It’s definitely been an adjustment going from a college newsroom last year to a professional newsroom last summer during my internship with The Washington Post to now being involved with a completely new site. Regardless, I’m enjoying every minute of this experience, which is why I’ve been so open to helping in any way I can.
Q. You are a 2015 graduate of the journalism school at UNC-Chapel Hill. What skills and concepts that you learned there are you using in your job? What have you learned on the job?
A. The most important thing I learned during my time in UNC’s journalism school was to be open-minded while chasing the goals you set for yourself in the journalism field. I always knew I wanted to work in sports media, and for the longest time I solely wanted to work in a print journalism capacity as a sportswriter for a daily newspaper.
Then I took Andy Bechtel’s News Editing course, which exposed me to a different side of the process of producing content — the editing process. Now, my first full-time job out of college is as a copy editor, though I’ll still have an opportunity to contribute as a writer! That semester in News Editing eventually turned into another semester in Advanced Editing, and finally I found that the skills I learned in these courses translated into improvements in my writing, reporting and even my personal brand through social media.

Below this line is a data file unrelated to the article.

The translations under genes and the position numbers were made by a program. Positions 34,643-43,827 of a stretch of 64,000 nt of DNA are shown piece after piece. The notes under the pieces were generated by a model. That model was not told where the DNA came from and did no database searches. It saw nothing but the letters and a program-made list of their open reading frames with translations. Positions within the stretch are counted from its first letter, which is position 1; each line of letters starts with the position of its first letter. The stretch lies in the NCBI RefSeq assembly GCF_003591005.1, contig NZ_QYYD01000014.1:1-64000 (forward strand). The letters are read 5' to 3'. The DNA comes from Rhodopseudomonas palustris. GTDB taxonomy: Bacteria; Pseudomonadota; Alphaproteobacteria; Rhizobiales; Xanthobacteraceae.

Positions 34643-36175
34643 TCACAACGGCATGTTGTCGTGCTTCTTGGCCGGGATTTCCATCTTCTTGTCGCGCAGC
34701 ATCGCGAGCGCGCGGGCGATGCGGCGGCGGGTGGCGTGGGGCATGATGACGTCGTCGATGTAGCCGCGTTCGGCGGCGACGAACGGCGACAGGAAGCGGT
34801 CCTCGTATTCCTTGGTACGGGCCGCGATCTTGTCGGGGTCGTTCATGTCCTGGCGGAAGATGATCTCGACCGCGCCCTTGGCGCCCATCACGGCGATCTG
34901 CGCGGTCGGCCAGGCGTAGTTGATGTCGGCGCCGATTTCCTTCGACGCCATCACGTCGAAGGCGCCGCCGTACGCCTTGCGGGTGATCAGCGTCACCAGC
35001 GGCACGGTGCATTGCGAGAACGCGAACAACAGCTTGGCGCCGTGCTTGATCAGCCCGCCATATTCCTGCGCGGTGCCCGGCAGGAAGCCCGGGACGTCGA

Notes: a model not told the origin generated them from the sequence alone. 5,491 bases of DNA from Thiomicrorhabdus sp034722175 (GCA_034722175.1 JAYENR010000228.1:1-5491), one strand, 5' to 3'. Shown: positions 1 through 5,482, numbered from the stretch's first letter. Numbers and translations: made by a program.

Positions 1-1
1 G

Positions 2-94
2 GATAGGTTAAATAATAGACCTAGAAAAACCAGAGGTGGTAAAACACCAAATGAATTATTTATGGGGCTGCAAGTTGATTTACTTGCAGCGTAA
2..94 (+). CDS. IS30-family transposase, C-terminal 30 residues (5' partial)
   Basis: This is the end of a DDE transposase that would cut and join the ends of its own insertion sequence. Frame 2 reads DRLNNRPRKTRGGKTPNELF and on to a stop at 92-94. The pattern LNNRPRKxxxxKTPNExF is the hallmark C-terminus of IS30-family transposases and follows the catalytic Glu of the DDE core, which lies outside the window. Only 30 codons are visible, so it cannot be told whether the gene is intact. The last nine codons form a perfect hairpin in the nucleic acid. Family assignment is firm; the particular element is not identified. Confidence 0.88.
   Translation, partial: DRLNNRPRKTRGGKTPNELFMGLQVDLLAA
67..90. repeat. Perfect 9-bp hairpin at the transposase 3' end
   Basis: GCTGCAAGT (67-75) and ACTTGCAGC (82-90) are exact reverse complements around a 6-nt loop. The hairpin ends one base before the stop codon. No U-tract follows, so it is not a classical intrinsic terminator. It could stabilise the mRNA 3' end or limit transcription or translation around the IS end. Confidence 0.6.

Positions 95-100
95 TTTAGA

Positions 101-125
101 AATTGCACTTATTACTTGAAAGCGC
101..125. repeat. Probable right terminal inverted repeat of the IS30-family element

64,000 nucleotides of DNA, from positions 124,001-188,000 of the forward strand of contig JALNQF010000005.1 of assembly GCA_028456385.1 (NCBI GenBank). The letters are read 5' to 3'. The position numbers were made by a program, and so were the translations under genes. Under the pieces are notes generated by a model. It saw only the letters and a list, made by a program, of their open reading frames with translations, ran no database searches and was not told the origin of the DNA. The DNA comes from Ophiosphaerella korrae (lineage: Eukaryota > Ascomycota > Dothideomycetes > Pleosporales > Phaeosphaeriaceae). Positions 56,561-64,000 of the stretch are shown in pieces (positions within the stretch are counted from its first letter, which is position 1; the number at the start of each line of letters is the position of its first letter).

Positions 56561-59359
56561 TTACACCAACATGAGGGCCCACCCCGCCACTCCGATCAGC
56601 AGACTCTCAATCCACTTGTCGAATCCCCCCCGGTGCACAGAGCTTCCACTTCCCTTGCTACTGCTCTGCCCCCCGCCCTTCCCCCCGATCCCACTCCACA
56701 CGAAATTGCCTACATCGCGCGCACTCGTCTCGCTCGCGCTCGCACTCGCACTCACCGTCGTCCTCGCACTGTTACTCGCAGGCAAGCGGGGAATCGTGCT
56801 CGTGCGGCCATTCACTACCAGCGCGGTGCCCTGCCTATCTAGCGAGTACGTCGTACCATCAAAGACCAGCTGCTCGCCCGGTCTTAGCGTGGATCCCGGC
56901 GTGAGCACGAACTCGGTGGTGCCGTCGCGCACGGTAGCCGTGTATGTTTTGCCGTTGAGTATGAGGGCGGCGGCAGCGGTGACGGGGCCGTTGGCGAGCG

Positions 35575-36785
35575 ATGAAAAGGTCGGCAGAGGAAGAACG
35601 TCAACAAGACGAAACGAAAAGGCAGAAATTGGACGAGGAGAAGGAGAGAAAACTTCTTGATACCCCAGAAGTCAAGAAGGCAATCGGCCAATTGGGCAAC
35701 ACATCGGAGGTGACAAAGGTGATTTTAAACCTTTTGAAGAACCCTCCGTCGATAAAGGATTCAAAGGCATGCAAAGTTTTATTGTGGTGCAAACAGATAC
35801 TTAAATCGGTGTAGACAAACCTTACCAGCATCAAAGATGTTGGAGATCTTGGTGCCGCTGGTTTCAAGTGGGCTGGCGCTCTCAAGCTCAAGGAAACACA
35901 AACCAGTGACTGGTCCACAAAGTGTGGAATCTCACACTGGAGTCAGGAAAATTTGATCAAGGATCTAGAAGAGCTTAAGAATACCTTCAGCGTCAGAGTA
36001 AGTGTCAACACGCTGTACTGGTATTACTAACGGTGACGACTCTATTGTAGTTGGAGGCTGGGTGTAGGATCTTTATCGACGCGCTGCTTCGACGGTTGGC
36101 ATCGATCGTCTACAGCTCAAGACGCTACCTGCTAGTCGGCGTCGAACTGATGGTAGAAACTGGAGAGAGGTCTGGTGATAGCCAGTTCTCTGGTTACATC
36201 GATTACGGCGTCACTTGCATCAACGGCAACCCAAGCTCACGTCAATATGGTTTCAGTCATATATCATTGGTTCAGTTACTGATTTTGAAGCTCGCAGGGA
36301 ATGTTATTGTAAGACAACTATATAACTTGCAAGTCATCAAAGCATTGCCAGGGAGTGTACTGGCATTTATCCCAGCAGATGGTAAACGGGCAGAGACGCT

The journalism school taught me that it’s nice at times to take a step back from what you’re doing — how you’re striving toward a certain career path — and look at it in a different way. It took me a while to figure things out, but in order to find a place within the field of sports media, I had to embrace the realization that having a diverse skill set is better than being a one-trick pony.
I might’ve looked too deeply into this question, but I do think a lot about your courses and some of the things my other journalism school professors, like John Robinson, taught me while I was at UNC. You guys tested me, kicked my butt at times, but I wouldn’t have been able to get to ESPN without you.
Q. Sportswriting is a popular pursuit among journalism students. What advice do you have for them?
A. The best advice I could give is to never pass up on an opportunity. The more opportunities you tackle — freelancing, blogging, covering games (especially the ones no one wants to cover) — the better you will get.
In a sense, becoming a good sports journalist is a matter of trial and error. Eventually, you’ll begin to look at sports news, games, players and stories in different and exciting way. This brings me to my next (and probably cliché) piece of advice: dare to be different! When I interviewed with The Undefeated, I was asked to pitch a story idea even though I applied to be a copy editor, not a writer. I pitched a story that was weird and something the editors had never heard of or even thought about. The idea came to me as a product of how much time I’ve spent in the last few years writing, editing and reading as many stories as I can.
After I got hired, I was told that my story pitch was what got me the job. I hope to eventually get a chance to write that story for The Undefeated, but in the meantime I’ll keep looking at sports journalism in unique ways. I think this open approach is beneficial to anyone pursuing a career in sportswriting.